Government chiefs have confirmed plans are in place to re-open a controversial former hostel for asylum seekers next to Wakefield’s maximum security prison.
Immigration minister Mark Harper has revealed that security contractors G4S are working with other firms to re-open the Love Lane hostel on behalf of the UK Border Agency.
Responding to a parliamentary question from Wakefield MP Mary Creagh, Mr Harper said: “G4S are currently in discussions with the Citrus Group and in turn with the Angel Group to utilise Angel Lodge for the use of initial accommodation for asylum seekers.”
The hostel – which is on the site of the former prison staff college – opened in 2007 amid protests after protesters clamied it was too close to HMP Wakefield.
It was closed last year after its funding was cut, much to the to the rellief of protestors who claimed it was in the wrong the location.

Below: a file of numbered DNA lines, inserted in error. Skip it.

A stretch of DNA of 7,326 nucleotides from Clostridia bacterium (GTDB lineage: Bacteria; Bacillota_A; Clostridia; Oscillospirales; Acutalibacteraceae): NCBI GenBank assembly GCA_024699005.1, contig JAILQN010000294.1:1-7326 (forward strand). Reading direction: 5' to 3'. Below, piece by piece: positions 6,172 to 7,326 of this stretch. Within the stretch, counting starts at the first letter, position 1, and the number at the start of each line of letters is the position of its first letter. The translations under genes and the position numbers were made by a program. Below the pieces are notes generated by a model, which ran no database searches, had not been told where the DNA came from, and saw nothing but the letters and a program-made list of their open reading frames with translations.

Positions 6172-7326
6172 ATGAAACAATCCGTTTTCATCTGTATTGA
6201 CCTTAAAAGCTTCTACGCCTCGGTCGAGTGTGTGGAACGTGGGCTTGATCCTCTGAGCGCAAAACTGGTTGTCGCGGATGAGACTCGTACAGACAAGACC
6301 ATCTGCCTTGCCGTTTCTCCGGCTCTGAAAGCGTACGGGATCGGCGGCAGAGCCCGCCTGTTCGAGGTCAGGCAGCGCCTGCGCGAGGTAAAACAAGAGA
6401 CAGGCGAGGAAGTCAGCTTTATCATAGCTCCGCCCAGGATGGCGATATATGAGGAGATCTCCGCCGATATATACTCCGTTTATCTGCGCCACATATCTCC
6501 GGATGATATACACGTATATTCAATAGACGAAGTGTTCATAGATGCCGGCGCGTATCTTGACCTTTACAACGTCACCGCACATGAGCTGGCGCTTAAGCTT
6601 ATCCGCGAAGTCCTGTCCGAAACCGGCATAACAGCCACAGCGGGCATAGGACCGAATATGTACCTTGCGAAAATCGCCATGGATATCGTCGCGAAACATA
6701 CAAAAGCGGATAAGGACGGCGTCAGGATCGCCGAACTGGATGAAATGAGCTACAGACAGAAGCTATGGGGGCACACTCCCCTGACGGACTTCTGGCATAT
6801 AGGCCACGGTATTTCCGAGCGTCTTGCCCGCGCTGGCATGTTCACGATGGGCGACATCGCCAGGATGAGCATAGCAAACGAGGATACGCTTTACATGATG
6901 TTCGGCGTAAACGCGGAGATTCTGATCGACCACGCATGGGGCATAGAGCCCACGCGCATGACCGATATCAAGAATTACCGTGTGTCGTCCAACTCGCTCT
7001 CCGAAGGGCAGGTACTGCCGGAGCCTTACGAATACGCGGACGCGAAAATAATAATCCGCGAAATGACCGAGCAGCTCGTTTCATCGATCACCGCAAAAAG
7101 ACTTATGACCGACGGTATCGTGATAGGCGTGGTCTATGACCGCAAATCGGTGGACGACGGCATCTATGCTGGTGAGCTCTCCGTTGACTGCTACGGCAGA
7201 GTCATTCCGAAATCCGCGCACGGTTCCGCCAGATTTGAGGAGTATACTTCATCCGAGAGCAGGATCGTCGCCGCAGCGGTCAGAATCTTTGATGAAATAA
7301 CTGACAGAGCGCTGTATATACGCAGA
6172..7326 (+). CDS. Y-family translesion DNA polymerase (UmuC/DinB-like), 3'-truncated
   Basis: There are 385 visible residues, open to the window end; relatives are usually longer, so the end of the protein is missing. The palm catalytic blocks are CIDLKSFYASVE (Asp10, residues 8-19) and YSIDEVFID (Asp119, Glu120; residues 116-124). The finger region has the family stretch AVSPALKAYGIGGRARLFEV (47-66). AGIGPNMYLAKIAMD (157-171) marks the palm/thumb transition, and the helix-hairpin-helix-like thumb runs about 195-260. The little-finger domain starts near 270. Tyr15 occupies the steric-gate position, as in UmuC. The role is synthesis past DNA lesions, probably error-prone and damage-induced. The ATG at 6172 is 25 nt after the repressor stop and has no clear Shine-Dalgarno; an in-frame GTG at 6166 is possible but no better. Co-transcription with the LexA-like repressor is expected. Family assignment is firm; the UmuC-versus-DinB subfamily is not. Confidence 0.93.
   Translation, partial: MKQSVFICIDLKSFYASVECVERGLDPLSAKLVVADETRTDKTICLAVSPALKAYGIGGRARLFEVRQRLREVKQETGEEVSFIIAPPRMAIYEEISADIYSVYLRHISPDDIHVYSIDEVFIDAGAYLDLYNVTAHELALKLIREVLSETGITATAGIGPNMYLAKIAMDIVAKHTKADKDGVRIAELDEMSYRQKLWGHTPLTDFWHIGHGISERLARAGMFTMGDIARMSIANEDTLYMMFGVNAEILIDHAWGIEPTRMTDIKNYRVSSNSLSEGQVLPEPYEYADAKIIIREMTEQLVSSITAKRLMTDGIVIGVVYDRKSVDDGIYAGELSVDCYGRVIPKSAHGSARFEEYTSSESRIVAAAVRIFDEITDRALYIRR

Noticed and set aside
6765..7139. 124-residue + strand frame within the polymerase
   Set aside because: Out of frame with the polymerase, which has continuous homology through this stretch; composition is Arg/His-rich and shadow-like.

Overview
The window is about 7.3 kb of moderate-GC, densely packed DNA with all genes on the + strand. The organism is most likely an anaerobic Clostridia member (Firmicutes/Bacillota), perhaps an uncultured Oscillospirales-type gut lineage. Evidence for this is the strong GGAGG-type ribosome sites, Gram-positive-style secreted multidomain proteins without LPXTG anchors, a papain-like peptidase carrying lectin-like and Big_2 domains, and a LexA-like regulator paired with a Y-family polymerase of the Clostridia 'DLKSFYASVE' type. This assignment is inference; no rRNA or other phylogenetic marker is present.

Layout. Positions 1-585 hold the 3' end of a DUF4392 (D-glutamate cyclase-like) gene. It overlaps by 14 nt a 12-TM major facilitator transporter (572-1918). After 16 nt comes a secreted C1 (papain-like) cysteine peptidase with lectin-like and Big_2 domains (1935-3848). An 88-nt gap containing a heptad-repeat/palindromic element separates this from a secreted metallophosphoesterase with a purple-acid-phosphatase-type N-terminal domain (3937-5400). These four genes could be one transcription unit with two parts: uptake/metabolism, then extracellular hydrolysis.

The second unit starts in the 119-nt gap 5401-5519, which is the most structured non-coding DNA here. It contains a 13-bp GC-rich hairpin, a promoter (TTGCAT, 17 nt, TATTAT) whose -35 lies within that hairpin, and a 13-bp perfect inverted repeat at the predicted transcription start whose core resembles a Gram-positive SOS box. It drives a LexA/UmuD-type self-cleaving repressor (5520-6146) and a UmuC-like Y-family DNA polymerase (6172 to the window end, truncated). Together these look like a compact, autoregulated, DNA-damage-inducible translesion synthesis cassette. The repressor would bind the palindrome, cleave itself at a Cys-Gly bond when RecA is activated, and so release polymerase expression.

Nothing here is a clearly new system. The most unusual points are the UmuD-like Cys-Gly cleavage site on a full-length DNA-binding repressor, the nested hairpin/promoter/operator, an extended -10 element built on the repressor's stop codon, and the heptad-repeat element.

When the plans for the hostel were originally announced, protesters claimed it was dangerous due to its proximity to HMP Wakefield.
And Ms Creagh led the campaign to prevent the Love Lane site from opening five years ago.
She had demanded answers from the Secretary of State for the Home Department about whether or not contractors had started to use the hostel.
It could accomodate up to 180 people who would stay for between two and four weeks at a time.
Coun Olivia Rowley, of Wakefield Council, said: “Last time the hostel was open it did not seem to cause any problems in the community.
“But some of these people have been tortured or raped or lost their families.
“And it does not seem suitable to place them next to a high-security prison and railway line.”
Earlier this year Miss Creagh called on the UK Border Agency to come clean about the future of the former hostel.
She said in July: “I am seeking assurances from the home Office that any future service is properly managed, secure and able to meet the needs of the individuals and the wider Wakefield community.”
When it was open, the hostel housed asylum seekers from countries including Afghanistan, Somalia, Sudan and Zimbabwe.